Concerned citizen offers monitoring mechanism on cases HRDC is aggressively whistleblowing

By Duncan Mlanjira

Human Rights Defenders Coalition (HRDC) has accepted an offer from concerned citizen, Paulaw Kitheka that he has a monitoring tool HRDC can use to keep track of all the fraud, theft and corruption cases it has been aggressively alerting  the Anti-Corruption Bureau (ACB) to act on.

It all started when Chandiwira Chisi posted on Face that he appreciates the way HRDC is maintaining its relevance through aggressive whistle blowing.


“Perhaps, what remains is to put up a monitoring mechanism on stalled cases both in courts and at ACB and application of pressure,” Chisi said.

To which Kitheka responded that he has such a monitoring tool and when HRDC’s MacDonald Sembereka responded that he was interested, Kitheka said they have adaptable tools that can operate online or on desktop, where data sensitivities exist.

“We can talk about this some more this coming week. Our work is focused on Data4Decision; whose sole motivation is to improve management through data driven decisions. Let us make time this new week,” he said.

The post attracted positive responses with Timothy Chavula saying more effort must be directed at preventing fraud and corruption from taking place other than to whistleblow after money has already been stolen.

Sembereka (right) has taken up the offer

Emmanuel Munthali responded: “Of course, prevention is the best but in our case it has to be the other way round. We are coming from a period where plunder was order of the day.”

Marcel Chisi applauded HRDC, saying it has added more vigor and has moved the accountability game up with Sparrows Nest also agreeing, saying: “I like the whistleblowing approach rather than the street demonstration one. They now need to put a very strong M&E team to follow up on those issues and to take to task those sitting on the issues, be it courts, police, the perpetrators of the offence, etc.”

The recent case that HRDC has brought to the fore is on the allegations of abuse of office at Lilongwe Water Board (LWB) that the water utility company paid close to K29.3 to Gaston Arts for construction of sculptures at Parliament and Capital Hotel roundabouts.

The sculpture in question

HRDC says it is alleged that these sculptures were constructed on behalf of Beautify Malawi (BEAM) Trust, a charity run by the former First Lady, Gertrude Mutharika.

“These payments were done under ‘corporate social responsibility’. We are of the view that this was an abuse of office.

“LWB should not have been involved in construction of sculptures, they were better off constructing a school block or clinic within their catchment area.”

It is reported that LWB made an upfront payment of 60% to Gaston Arts yet normal upfront payments, generally, do not exceed 20%.

Gertrude Mutharika

HRDC also took LWB and the Democratic Progressive Party (DPP) to court because LWB paid MK10 million as sponsorship of the party’s fundraising activity called blue night.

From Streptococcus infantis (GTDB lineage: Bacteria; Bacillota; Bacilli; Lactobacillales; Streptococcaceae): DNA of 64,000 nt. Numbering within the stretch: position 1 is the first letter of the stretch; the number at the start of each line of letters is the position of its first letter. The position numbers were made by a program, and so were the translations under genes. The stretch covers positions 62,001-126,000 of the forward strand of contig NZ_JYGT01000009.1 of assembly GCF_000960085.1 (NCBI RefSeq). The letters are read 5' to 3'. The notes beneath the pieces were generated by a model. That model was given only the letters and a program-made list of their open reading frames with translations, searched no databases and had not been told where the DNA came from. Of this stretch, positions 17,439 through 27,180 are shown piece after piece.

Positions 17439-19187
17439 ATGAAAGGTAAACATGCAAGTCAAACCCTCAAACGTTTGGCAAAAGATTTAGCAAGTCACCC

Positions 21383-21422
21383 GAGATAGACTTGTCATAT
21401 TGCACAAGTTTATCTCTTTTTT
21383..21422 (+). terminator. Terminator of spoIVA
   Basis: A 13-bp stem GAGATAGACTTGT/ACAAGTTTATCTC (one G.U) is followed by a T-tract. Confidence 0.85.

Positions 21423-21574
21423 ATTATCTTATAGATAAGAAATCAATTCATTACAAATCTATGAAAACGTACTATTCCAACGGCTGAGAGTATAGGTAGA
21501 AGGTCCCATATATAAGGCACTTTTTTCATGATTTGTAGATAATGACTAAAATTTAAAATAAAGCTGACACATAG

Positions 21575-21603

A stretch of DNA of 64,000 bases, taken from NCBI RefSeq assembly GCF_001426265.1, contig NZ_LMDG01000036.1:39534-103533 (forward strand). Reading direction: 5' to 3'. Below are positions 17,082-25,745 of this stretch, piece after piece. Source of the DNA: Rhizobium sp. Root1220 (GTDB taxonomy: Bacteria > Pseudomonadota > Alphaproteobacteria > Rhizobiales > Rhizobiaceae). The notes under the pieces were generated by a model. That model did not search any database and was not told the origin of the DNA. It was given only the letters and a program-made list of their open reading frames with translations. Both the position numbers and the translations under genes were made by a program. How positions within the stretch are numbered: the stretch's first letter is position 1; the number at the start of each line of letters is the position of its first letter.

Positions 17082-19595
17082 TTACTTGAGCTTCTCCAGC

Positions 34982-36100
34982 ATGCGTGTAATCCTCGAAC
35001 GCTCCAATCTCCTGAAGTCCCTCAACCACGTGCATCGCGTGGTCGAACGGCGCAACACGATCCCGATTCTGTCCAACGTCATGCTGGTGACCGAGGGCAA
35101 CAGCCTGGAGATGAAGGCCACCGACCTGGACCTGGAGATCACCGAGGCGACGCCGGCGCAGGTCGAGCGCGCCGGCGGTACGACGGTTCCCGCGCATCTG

HRDC also reveals that is has received allegations that LWB had on its payroll President Mutharika’s stepson, Tadikira, whose name was reflected in the engineering section.

“It is alleged that despite being paid by LWB, Tadikira never reported for duties. It is also alleged that his name was also appearing on the payroll of the Roads Authority.

“We appeal to the ACB to carry out investigations into this matter urgently. Apart for the investigations, HRDC is also asking for the money to be paid back,” says HRDC.

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Early this month HRDC wrote the Director of Public Prosecutions (DPP), Mary Kachale to expedite the prosecution of high-profile politicians, senior public officers and business people, who were arrested for allegedly committing various corruption cases.

Copied to the Inspector General of Police, the Director General of the Anti-Corruption Bureau (ACB), Minister of Justice and the Attorney General, the letter said since July 2020, there have been a large number of high profile arrests of people who were holding high posts in the previous administration by both the ACB and Malawi Police Service.

“These arrests include politicians, senior public officers and business people,” says the letter dated October 8. “However, up to date, we have not seen prosecution of any of these.

Coronavirus alert

“For example, the Supreme Court recently released Mr. Norman Paulos Chisale, inter alia, because he is yet to be charged in a court of law. We can cite other examples like Collins Magalasi, Peter Mukhitho, Roza Mbilizi, Godfrey Itaye and many others.

“HRDC is concerned with the current state of affairs. The questions we ask are: whether the arrests were without merit? Whether some suspects are being shielded by the so called “system”? Whether our law enforcement agencies have requisite expertise to professionally prosecute such high profile cases?”

Other cases HRDC has whistle blown include some from Ministry of Lands and also the Ministry of Health awarding contract to a Zambian firm Grandview International to provide ambulances at exorbitant prices yet Toyota Malawi quoted at a cheaper price at less than US$25,000 and offered 2 years of free service of the vehicles.

Other civil society organisations also sent a petition to Speaker of Parliament, Catherine Gotani Hara to summon the ACB Director Reyneck Matemba to clarify on certain matters of national importance that are related to corruption and Sind out their progress.

In the petition, the CSO leaders also wanted Matemba to clarify the ACB’s position of Chunara’s case in the cement corruption saga.

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